Our church is an independent, non-denominational congregation focused on equipping believers to accomplish all God has for each individual. We emphasize growing to maturity through regular, relevant study of God’s Word, meaningful corporate worship, and fellowship. Del Rio Bible Church was established in 1997 by a … Read More »
Beauty 101 (Part 3)
1. A wife who had come to Christ, but whose husband was an unbeliever, was placed in a difficult position. She could best reach her husband by the beauty of her Christian character, rather than by argument. 1 Peter 3:1-6 is applicable to Christian women married to unbelieving husbands or even to those married to Christian husbands who show no spiritual interest.
- A woman’s true beauty comes, not from outward adornment (things such as fine clothing, hairstyles, jewelry, make-up), but rather from the inner beauty of godly character which does not diminish with time (as does outward beauty) but grows with time.
- Peter is not prohibiting things such as fine clothing, make-up, jewelry, hairstyling, but is correcting a wrong emphasis. He is, rather, promoting a proper perspective on those things and a proper set of values. Because of the restrictions on women in the ancient world, they spent enormous amounts of time on this kind of outward beauty. Peter (as well as Paul 1 Timothy 2:9) was teaching a more balanced view. A view expressed in passages such as Proverbs 31:29,30.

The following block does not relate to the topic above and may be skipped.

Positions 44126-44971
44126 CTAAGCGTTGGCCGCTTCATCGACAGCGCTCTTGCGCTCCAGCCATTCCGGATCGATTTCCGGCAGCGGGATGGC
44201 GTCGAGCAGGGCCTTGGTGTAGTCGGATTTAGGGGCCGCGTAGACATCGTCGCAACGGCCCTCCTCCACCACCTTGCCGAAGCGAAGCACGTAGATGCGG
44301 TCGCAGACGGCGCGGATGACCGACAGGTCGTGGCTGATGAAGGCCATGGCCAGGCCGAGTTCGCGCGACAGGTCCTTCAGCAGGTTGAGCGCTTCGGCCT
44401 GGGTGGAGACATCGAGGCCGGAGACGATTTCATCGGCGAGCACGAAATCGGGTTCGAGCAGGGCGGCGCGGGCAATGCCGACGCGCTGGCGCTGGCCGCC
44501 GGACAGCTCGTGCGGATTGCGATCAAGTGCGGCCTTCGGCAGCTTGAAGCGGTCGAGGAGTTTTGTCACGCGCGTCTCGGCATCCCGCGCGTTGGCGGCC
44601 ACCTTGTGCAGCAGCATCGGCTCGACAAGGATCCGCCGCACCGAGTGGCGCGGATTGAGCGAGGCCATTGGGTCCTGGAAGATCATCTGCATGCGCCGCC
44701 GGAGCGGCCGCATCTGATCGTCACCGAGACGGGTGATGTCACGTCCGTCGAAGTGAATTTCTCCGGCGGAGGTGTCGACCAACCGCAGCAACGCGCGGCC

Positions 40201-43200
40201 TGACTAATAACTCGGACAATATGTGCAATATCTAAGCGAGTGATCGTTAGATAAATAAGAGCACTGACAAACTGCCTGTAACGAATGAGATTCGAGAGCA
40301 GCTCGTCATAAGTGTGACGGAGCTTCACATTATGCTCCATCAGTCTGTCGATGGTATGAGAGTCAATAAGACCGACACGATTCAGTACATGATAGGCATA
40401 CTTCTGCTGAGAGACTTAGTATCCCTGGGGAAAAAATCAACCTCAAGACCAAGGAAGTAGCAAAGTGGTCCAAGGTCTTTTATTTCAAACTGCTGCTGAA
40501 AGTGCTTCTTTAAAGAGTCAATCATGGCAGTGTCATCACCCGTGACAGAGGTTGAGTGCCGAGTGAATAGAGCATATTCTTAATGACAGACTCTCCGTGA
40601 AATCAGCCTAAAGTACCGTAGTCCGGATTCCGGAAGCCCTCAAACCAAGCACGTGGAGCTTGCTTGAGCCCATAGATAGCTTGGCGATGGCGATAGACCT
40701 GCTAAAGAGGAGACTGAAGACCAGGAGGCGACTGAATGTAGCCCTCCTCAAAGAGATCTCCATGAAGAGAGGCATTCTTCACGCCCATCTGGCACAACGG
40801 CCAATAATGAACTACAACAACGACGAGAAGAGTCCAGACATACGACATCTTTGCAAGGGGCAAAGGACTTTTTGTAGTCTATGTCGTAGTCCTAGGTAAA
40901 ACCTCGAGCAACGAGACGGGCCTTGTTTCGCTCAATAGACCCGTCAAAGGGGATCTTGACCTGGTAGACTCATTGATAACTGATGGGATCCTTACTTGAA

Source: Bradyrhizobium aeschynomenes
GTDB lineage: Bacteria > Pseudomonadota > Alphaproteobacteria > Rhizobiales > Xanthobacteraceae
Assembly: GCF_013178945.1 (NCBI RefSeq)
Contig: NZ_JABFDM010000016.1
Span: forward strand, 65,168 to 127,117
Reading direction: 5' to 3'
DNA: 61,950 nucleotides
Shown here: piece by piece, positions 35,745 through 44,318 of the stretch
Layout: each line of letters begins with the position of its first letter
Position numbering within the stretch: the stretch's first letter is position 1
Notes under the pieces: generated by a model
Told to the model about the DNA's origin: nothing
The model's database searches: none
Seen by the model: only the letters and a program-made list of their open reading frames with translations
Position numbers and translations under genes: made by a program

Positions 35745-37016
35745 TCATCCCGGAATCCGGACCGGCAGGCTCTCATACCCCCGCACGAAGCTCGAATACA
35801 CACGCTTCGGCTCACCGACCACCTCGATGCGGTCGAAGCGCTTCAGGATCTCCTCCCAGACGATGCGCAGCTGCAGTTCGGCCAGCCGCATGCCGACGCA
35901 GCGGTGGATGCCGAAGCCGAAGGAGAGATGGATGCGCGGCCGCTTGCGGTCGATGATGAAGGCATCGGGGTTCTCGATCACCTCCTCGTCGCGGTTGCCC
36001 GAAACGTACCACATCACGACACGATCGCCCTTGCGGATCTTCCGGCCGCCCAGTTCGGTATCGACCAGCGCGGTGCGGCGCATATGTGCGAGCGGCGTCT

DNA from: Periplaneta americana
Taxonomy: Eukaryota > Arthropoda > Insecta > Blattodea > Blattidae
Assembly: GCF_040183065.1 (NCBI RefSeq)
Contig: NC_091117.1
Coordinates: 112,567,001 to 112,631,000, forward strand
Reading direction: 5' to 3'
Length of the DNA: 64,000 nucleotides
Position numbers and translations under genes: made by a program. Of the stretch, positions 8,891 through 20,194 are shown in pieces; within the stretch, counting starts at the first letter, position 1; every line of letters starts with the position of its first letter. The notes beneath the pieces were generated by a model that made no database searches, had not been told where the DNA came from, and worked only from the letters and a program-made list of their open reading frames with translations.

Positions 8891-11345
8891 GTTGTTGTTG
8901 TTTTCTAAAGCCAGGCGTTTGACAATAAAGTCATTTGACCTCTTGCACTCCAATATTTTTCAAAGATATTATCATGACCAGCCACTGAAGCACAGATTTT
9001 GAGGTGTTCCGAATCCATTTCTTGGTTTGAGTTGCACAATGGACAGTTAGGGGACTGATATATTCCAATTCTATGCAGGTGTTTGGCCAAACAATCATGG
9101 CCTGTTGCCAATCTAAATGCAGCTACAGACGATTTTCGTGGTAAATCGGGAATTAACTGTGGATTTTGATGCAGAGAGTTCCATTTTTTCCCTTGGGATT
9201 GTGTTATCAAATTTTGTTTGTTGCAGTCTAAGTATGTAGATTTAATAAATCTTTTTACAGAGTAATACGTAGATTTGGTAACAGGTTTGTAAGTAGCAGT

- This truth is elaborated by Burton C. Murdock, “Beautiful to live with. Beautiful to talk to. Beautiful in virtue. Beautiful in godliness. That is the lovely charm that keeps a Christian wife endlessly attractive to her husband.”
- Peter’s call is for Christian women to focus on the inner self expressed in gentleness. Which is described in the following way: “a gentle and quiet spirit is one which puts up with the impositions of others without causing any itself.” (Wheaton)
- He concludes his argument with an appeal to the example of the women of the Old Testament, especially Sarah, Abraham’s wife. She acknowledges Abraham as the leader and head of the household. She expressed her faith and her submission by following Abraham when God told Abraham to leave Ur of the Chaldees and go to a place he would be shown later, and in the incidences where she, in response to Abraham, portrayed herself as Abraham’s sister to protect his life, an act of love which put her at considerable risk and required faith in God.